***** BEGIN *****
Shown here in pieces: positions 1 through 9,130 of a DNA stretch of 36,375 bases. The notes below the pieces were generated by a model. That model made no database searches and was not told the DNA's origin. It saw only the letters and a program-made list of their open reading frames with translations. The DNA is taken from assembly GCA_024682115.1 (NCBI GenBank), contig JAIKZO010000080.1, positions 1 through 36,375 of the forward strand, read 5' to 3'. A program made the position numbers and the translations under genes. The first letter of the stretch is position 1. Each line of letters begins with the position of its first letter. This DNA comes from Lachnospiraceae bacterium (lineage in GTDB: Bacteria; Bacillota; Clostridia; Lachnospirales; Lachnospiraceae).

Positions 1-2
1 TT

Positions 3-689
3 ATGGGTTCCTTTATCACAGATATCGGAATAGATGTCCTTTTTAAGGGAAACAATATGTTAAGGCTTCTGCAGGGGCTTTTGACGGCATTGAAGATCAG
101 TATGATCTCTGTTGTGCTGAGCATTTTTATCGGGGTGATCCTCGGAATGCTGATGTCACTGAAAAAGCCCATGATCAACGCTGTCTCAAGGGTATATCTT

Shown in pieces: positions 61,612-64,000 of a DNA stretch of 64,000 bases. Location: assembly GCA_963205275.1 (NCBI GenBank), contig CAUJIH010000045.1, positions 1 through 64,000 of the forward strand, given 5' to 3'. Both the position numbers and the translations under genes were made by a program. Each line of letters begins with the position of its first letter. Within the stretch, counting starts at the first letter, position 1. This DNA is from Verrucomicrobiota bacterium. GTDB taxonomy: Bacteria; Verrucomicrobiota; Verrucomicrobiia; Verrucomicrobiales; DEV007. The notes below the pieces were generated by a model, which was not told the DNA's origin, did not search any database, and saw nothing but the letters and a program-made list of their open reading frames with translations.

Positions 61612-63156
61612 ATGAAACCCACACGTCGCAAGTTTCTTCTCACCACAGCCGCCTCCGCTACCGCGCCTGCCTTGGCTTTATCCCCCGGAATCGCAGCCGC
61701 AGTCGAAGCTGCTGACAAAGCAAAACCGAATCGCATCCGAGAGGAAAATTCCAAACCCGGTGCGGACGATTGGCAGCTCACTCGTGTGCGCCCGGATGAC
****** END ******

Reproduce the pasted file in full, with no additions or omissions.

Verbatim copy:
Shown here in pieces: positions 1 through 9,130 of a DNA stretch of 36,375 bases. The notes below the pieces were generated by a model. That model made no database searches and was not told the DNA's origin. It saw only the letters and a program-made list of their open reading frames with translations. The DNA is taken from assembly GCA_024682115.1 (NCBI GenBank), contig JAIKZO010000080.1, positions 1 through 36,375 of the forward strand, read 5' to 3'. A program made the position numbers and the translations under genes. The first letter of the stretch is position 1. Each line of letters begins with the position of its first letter. This DNA comes from Lachnospiraceae bacterium (lineage in GTDB: Bacteria; Bacillota; Clostridia; Lachnospirales; Lachnospiraceae).

Positions 1-2
1 TT

Positions 3-689
3 ATGGGTTCCTTTATCACAGATATCGGAATAGATGTCCTTTTTAAGGGAAACAATATGTTAAGGCTTCTGCAGGGGCTTTTGACGGCATTGAAGATCAG
101 TATGATCTCTGTTGTGCTGAGCATTTTTATCGGGGTGATCCTCGGAATGCTGATGTCACTGAAAAAGCCCATGATCAACGCTGTCTCAAGGGTATATCTT

Shown in pieces: positions 61,612-64,000 of a DNA stretch of 64,000 bases. Location: assembly GCA_963205275.1 (NCBI GenBank), contig CAUJIH010000045.1, positions 1 through 64,000 of the forward strand, given 5' to 3'. Both the position numbers and the translations under genes were made by a program. Each line of letters begins with the position of its first letter. Within the stretch, counting starts at the first letter, position 1. This DNA is from Verrucomicrobiota bacterium. GTDB taxonomy: Bacteria; Verrucomicrobiota; Verrucomicrobiia; Verrucomicrobiales; DEV007. The notes below the pieces were generated by a model, which was not told the DNA's origin, did not search any database, and saw nothing but the letters and a program-made list of their open reading frames with translations.

Positions 61612-63156
61612 ATGAAACCCACACGTCGCAAGTTTCTTCTCACCACAGCCGCCTCCGCTACCGCGCCTGCCTTGGCTTTATCCCCCGGAATCGCAGCCGC
61701 AGTCGAAGCTGCTGACAAAGCAAAACCGAATCGCATCCGAGAGGAAAATTCCAAACCCGGTGCGGACGATTGGCAGCTCACTCGTGTGCGCCCGGATGAC